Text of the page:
“When I opened it “So it all sat there doing nothing it wasn’t until his family up it was filled with and contacted us,” he says. “They’d press clippings said, ‘We’d really like you to finish that album off’. So we went back about The into the studio with what we had Superjesus from and completed it.” newspapers and result is the long-awaited magazines from The Cellar Full Of Noise which is set to all over the place. be released to the world on the That’s the kind of last day of October. guy Howie was.” “I love that we [Shiny Head

Howard, who had a fondness for rock but was knowledgeable about all genres, was a friendly person who ingrained himself, in a good way, into the Adelaide music community and was a huge supporter of the local scene. “And here’s a fun fact about Howard,” Stuart laughs. “One day he came up to me with a large envelope and when I opened it up it was filled with press clippings about The Superjesus from newspapers and magazines from all over the place. That’s the kind of guy Howie was.” Catherine Blanch first met Howard some 25 years ago.

“We met at a Barmera Music Festival seminar at The Jolly Miller Hotel, hosted by the now late Rocky Page,” she says. “Howard came over and started talking and I guess we were just drawn to each other and had been friends ever since.

“Howard then got me a few support gigs around town, including one for Deborah Conway and another at the Adelaide Grand Prix,” she reveals. “The support he gave new and established artists over his 30 years in the music industry has absolutely helped to shape the Adelaide music scene as it is today.” Stuart became more closely involved with Howard more recently with the band Fast Motor that also features guitarist Mark

Productions] are part of something that will keep Howard’s legacy as a songwriter, performer, consultant and mentor alive, all while keeping Howard’s memory beating in our hearts – and maybe in the hearts of those that never had the pleasure of knowing him,” Catherine then says of the on-going concerts which are to become an annual event to fund the development award.

The second annual Howard Kehl Rock Music Development Award will take place from 1pm on Sunday 29 October at the Governor Hindmarsh Hotel, 59 Port Rd, Hindmarsh, and will feature special guest Vince Contarino (of Zep Boys), MC Catherine Blanch and the rockin’ bands Imogen Brave, Poundcake, Fast Motor and Amberlist as well as the 2016 award recipient, Pete Jenkins, with $20 tickets via the venue (telephone 08 8340 0744) or at the door for $25.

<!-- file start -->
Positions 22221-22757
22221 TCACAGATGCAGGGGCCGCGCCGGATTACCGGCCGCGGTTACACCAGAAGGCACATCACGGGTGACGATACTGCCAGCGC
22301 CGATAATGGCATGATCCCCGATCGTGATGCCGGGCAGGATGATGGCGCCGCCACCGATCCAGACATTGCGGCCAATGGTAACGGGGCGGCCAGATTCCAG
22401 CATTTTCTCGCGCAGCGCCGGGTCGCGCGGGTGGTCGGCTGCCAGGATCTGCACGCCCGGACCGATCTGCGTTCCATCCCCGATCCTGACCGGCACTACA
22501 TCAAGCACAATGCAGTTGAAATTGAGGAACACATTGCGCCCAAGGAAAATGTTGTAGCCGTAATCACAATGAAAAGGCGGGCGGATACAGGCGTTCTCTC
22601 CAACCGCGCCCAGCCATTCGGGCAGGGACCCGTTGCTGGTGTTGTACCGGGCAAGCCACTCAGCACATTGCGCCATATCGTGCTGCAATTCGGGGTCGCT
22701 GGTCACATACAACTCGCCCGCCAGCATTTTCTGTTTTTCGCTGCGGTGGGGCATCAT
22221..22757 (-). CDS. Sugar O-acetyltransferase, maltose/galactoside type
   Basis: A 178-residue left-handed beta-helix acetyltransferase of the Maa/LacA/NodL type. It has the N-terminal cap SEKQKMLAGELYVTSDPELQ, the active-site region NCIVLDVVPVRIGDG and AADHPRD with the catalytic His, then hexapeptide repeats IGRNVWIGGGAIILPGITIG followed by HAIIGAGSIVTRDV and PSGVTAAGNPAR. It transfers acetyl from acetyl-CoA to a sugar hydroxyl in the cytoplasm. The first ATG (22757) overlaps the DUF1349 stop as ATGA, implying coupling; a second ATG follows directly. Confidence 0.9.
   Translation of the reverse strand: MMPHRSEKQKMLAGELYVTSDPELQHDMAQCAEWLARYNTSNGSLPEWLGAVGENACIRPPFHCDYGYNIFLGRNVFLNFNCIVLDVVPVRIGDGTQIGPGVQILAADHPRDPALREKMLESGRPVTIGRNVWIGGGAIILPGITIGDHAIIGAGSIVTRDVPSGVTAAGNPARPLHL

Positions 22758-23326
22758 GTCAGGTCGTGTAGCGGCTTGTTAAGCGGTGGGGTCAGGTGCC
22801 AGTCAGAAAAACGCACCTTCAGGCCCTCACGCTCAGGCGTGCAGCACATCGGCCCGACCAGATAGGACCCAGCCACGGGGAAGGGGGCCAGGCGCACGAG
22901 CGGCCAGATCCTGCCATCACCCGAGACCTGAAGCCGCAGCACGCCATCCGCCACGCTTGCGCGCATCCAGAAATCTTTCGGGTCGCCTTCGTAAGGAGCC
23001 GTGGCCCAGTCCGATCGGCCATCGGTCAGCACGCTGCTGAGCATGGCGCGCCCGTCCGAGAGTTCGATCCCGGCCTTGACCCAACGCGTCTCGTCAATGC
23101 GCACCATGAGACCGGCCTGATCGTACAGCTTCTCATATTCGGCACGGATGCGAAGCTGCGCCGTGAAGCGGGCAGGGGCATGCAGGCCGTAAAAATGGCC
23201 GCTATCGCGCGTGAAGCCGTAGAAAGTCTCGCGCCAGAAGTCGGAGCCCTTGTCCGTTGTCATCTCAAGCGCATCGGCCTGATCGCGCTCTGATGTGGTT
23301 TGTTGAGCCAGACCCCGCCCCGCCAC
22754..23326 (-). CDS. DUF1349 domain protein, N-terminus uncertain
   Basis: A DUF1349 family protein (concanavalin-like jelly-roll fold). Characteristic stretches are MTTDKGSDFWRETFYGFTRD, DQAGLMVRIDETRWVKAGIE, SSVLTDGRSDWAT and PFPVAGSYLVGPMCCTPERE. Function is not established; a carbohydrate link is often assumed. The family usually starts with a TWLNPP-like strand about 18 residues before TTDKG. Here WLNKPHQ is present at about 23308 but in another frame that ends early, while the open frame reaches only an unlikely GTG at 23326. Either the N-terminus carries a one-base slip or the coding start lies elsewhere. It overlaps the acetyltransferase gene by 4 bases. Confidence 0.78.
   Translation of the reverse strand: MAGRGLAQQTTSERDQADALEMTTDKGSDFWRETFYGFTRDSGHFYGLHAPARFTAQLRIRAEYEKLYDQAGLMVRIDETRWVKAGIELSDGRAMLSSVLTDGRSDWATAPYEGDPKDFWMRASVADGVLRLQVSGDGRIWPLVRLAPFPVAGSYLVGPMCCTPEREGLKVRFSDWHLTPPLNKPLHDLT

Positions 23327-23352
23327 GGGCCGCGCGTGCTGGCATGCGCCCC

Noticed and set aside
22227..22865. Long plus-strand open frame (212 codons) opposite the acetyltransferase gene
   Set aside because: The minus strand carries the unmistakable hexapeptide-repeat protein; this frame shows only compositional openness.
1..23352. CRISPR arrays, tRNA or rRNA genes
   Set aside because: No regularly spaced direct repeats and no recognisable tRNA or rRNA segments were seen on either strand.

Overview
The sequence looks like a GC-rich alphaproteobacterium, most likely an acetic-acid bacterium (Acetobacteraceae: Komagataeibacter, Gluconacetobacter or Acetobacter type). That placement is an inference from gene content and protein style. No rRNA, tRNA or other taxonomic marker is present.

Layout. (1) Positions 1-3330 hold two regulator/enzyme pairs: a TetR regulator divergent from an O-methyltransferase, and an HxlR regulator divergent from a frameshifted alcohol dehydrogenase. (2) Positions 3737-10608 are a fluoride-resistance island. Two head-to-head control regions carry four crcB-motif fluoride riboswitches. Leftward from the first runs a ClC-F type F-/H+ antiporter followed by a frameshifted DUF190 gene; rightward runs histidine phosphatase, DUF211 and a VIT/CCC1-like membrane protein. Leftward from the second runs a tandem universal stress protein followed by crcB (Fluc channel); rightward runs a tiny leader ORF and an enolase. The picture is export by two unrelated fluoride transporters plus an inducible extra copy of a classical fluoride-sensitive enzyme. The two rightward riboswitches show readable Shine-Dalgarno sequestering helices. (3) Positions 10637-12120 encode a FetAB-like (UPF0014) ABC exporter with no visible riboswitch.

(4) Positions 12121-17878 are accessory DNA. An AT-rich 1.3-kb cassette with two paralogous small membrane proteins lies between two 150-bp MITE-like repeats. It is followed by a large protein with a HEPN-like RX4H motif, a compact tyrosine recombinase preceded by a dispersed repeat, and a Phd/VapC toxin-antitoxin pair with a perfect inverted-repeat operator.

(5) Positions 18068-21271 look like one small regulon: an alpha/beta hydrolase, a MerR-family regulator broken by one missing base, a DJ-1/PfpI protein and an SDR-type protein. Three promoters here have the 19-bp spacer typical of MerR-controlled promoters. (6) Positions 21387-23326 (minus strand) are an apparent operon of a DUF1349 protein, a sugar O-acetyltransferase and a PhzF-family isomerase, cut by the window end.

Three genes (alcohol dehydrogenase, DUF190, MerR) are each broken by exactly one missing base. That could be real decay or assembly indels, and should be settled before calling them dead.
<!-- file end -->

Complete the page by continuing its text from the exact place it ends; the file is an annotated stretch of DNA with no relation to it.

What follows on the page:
as Blue Monday. They are futuristic anthems for how we all felt in the 80s as humanity teetered on the abyss of what became the end of history.

Peter Hook & The Light

Seeing this live is one of the last vestiges of the mystery of imagining the future.


vi e r e iv


Peter Hook & The Light Live Review by Ian Messenger Photos by John Goodridge I always find it hard to review live performances of legends in the music world. In the end there is not much to say. They played well, the original magic of the songs which were written maybe thirty years ago is still hanging in there, hopefully, in shreds or random bucketfuls. The artist has or hasn’t successfully tapped into the unique emotion they experienced in their youth – our youth which to most probably seems ten thousand years ago. Another pleasure of these reunion type shows is the mere fact that you are in the same room as an artist who has been so important to your private inner world.

Now music can only look back on itself. Play any psych-rock album made in the last twenty years to a 1960s audience and they wouldn’t raise an eyebrow. Play Joy Division’s 1979 album Unknown Pleasures to a 1977 punk crowd and heads would have exploded. Peter Hook & The Light’s rendition of the Substance albums is quite a feat, helped somewhat by technology.

The internet has drained artists of their revenue as music streaming takes away from album sales, so now the impoverished The music you gorged yourself on at musicians must travel light. Full bands some point in your life seems remotely are financially toxic and even Peter Hook historical yet now you have the chance to can’t employ a swag of musos to fill out the see them, touch them, and be covered in electronically rich sounds of New Order. their stinky human sweat if you get close enough. It can be as unlikely to be in a I wasn’t the only one who lamented the room with Peter Hook as it is to be in a profusion of backing tracks. Many times the room with, say, Jim Morrison. drummer didn’t even hit the snare or kick But there the man was, smashing up the audience of the Governor Hindmarsh Hotel. At one point he even stopped playing and had security yank some punter out who was annoying ol’ Hooky. The man was in the middle of the crowd, perhaps a dozen or so people deep from the stage. Maybe he just had one of those mugs that is simply offensive, like Steve Buscemi. It reminded my friend flanking me when previously at The Gov he saw King Gizzard & The Lizard Wizard refuse to continue to play until security brought the ejected punter back inside. Same same but different.

The New Order set was first and it was great for everyone to hear such numbers

drum and just sat back drinking water and hitting the occasional drum fill.